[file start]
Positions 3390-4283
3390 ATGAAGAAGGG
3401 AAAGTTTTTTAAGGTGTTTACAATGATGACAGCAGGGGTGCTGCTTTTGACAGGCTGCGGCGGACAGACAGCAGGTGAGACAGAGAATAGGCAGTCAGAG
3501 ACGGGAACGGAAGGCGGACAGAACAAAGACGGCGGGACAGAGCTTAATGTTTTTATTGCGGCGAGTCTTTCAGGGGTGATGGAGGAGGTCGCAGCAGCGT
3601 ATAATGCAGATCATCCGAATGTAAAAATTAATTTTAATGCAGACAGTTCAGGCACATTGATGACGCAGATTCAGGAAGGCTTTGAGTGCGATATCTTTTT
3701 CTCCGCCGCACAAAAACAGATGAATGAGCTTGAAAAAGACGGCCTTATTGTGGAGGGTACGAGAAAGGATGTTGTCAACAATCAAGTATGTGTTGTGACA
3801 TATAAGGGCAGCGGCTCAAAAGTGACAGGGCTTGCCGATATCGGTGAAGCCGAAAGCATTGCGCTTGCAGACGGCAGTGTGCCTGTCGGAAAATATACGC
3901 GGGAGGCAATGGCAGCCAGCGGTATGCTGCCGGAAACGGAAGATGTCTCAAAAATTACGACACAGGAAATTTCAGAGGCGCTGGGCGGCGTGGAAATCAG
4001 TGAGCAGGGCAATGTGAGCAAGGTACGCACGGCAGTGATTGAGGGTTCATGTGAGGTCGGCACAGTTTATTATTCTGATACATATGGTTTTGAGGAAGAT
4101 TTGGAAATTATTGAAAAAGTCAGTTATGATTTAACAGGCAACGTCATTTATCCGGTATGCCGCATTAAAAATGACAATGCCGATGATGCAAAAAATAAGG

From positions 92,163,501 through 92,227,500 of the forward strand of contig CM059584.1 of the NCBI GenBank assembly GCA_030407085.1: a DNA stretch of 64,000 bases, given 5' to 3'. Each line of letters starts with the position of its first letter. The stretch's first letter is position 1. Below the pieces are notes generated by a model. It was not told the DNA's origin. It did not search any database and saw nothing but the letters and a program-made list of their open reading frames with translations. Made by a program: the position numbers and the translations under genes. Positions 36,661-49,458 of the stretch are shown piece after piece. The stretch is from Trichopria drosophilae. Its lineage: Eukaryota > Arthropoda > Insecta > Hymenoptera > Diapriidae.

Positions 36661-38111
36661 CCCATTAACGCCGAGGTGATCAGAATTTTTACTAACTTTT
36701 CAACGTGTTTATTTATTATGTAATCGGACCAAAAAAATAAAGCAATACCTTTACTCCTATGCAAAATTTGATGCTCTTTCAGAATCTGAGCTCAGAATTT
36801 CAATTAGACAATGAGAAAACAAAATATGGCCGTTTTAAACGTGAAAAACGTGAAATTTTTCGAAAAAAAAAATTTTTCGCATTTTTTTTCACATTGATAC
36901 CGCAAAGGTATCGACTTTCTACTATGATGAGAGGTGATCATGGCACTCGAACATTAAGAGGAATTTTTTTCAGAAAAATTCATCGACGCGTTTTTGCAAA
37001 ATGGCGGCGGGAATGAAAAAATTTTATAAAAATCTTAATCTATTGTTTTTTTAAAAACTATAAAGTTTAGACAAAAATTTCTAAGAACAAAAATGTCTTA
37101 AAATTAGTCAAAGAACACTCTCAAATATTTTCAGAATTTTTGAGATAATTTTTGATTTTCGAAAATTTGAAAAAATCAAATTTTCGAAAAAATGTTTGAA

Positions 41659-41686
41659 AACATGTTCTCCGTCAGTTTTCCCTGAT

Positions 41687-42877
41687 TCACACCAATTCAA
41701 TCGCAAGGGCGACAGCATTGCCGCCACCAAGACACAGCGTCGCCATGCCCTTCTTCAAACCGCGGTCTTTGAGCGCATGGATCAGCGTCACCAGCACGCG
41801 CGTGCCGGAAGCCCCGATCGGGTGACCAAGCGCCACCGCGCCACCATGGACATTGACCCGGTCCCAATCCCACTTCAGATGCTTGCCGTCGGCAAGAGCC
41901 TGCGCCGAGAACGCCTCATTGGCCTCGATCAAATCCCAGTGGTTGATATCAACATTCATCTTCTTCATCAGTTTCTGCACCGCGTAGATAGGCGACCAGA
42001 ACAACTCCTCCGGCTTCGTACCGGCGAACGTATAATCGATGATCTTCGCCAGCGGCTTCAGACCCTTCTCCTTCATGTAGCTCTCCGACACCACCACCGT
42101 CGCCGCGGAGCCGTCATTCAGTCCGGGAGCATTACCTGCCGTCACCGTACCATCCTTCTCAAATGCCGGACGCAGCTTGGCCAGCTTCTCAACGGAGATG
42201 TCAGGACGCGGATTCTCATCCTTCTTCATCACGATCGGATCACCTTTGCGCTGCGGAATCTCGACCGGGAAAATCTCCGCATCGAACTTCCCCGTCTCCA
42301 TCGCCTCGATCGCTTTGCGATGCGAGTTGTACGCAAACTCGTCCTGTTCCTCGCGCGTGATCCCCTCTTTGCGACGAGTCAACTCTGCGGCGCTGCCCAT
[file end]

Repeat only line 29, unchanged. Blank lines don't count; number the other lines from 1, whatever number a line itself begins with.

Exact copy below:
42301 TCGCCTCGATCGCTTTGCGATGCGAGTTGTACGCAAACTCGTCCTGTTCCTCGCGCGTGATCCCCTCTTTGCGACGAGTCAACTCTGCGGCGCTGCCCAT